Manifesto for the pharma industry
Pharma needs agility
I want to share through this manifesto a view that is my own as a digital marketer working in the industry. This post is my view, therefore, not a company position.
If I can notice a department where we behind regard the digital channel requirement, this is the marketing and commercial operations. New technologies are pushing the boundaries of what internal marketers can do.
This task has been externalized to agencies, lighter to digest the number of new trends in the digital era. Yet, somehow, the different topic I am covering next would need the pharma players to internalize them or at least to know how to deal with them appropriately.
Social media is not a trend,
it is a standard
Patients are online users consuming other media and services from others industries.
Therefore, while health information is one of the most searched and discussed when it comes to social media services, it is a bit blurry on best practices.
First, we should help pharma players with a template of internal guidelines for social media that can be tweaked with the company vision or the brand essence when required. For example, this will help pharma companies to ensure not to spend time closing groups of discussion started by employees and avoid having individuals sharing views on behalf of the company in public spaces.
These guidelines should also cover what sales reps can and can’t do. I saw lately some initiatives going in that direction for Twitter, but we should extend this to a broader view. I also believe that social media plans too often start with not knowing the full impact on the structure of the teams required to make it work. Social media is a conversation that begins and never ends. Or if so, there is the following dialogue taking place somewhere else.
This complexity is why pharma players should have a checklist knowing if they have all the strength to deal with it, even if they have an agency help. Also, often what we try to achieve is already out there. We should try to be a strategic partner to the patient group, helping them raise their voice.
This approach will force us to imagine new innovative services while helping them manage the content and the conversations. From my experience in different industries, social media can be a huge game changer, but now more than ever, it requires a lot of resources.
The pressure from other industries in the web experience pushes pharma players to step up their game, and we no longer have room for failure. The good news is that many case studies can help us understand what patients and physicians expect. This point leads me to another topic, maybe even more important than the presence on social media itself. Listening to the web is critical to prepare a good presentation. Knowing what is missing and providing a meaningful solution is what we should do all the time. Like market research before launching a product, it can take a lot of effort to listen to the web, but it is worth it as your digital strategy will become more accurate. For a long time, we were scared of adverse events collation through the web.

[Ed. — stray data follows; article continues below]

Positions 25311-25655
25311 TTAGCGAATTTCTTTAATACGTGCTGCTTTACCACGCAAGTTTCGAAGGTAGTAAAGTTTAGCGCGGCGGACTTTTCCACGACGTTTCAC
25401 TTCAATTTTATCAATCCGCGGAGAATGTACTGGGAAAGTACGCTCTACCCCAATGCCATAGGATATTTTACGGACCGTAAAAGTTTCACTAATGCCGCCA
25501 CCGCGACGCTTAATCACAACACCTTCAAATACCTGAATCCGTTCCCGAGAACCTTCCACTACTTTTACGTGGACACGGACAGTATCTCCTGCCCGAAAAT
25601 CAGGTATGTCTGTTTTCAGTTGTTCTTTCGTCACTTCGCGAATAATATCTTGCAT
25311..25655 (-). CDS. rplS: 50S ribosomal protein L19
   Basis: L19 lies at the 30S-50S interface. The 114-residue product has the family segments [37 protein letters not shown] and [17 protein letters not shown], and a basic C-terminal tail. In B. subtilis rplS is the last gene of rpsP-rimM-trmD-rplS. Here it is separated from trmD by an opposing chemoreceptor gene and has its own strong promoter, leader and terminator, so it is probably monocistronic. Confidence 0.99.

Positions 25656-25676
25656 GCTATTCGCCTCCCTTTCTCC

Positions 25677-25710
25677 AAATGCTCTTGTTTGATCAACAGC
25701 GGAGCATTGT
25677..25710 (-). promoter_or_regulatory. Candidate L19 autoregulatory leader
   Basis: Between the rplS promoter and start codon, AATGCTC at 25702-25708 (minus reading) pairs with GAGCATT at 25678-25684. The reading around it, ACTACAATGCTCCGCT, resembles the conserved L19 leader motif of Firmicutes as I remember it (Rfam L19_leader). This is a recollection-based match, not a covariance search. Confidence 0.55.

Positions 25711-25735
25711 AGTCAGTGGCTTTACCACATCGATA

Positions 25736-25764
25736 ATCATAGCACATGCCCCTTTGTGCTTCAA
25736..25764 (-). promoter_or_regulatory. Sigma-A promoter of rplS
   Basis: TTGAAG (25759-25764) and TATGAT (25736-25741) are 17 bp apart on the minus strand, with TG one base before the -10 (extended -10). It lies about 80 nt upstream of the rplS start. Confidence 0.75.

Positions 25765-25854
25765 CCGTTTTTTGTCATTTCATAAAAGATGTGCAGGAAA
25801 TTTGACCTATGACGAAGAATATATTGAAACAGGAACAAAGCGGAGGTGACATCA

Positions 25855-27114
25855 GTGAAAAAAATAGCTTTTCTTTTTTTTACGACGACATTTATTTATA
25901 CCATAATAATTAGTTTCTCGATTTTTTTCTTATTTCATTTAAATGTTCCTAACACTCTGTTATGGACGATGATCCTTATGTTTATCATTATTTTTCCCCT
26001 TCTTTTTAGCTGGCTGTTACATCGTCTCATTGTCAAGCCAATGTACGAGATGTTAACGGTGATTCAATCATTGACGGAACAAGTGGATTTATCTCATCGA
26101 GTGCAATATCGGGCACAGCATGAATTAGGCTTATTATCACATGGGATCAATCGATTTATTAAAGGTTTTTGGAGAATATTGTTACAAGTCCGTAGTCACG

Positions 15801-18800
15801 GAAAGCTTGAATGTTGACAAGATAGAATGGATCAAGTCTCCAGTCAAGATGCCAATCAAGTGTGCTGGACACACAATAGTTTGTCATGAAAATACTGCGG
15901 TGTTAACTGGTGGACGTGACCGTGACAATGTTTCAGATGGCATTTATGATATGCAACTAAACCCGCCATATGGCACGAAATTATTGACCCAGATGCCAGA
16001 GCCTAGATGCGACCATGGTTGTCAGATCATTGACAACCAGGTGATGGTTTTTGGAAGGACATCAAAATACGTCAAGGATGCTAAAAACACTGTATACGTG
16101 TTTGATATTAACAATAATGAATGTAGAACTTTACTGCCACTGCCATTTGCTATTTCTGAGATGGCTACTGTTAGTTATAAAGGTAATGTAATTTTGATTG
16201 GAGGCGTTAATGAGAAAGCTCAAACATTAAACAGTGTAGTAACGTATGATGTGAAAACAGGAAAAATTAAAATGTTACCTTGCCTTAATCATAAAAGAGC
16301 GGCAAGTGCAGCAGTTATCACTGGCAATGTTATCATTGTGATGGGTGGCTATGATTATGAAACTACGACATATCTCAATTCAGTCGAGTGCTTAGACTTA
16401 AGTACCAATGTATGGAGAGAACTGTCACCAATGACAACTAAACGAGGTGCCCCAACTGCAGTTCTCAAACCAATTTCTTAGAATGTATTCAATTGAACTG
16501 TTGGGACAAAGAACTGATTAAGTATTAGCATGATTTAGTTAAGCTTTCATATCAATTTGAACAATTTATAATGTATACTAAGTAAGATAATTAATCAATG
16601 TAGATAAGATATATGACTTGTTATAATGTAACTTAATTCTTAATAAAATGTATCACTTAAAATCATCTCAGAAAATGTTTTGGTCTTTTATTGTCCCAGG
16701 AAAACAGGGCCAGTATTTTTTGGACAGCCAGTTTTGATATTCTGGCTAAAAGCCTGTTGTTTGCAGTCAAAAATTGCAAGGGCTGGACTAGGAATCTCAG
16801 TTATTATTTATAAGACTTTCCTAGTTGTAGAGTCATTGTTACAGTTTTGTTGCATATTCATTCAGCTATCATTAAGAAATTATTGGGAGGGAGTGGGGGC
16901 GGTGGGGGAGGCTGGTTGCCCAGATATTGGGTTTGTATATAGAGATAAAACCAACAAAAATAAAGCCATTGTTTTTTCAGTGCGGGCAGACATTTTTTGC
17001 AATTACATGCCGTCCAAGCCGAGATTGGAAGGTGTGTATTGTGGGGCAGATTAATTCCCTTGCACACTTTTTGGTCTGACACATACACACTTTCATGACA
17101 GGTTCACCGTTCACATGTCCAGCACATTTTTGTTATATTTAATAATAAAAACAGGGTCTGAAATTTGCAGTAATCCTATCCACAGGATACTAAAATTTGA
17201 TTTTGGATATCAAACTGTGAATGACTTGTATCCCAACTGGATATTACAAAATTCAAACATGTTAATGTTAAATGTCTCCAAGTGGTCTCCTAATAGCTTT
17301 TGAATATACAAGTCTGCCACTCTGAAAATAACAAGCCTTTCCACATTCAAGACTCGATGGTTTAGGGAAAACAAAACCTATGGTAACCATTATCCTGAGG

This aspect is straightforward, thanks to the new updates from the code of conduct. However, I would still like to stress that some platforms are a bit complex to monitor due to how patients interact with them (Twitter is a good example).
We should also be more precise about an adverse event on the web, as many identification data are missing to report complete cases. Ideally, monitoring should be guided, helping pharma players to know how to set up their radar by platform, by disease topics (treatment, symptoms, brand name) and how to deal with adverse events (shall we take what the SMPC or broader is?).
To finish on social media, we need to differentiate one-to-one communication from one-to-many communication. As in a website, if somebody requires information on a sponsored social media platform, it should be clear what the code asks us to do with email addresses, form and the 24h answer window. I just wanted to share my view on the subject and am pleased to discuss it.
Towards Prescribing apps?
With more and more mobile users, health apps are growing fast. With different goals, some of which are to help you get better output from your treatment by the following advice, monitoring symptoms or answering questions.
Who should review the accuracy of the code behind it? We will see an increase in tech start-ups running into the quantified-self movement or health-connected object. They could soon impact patients’ behaviour if perceived as gadgets, interfering with physicians’ diagnoses. Should doctors prescribe apps, then? We do have patient support programs, which could be the missing link for data accuracy.
We should be part of this as we are strategic partners of physicians and not let pure web players take the lead as they did with the telecommunication sector. Instead, we see now Google and Apple creating phones and apps and providing even the signal.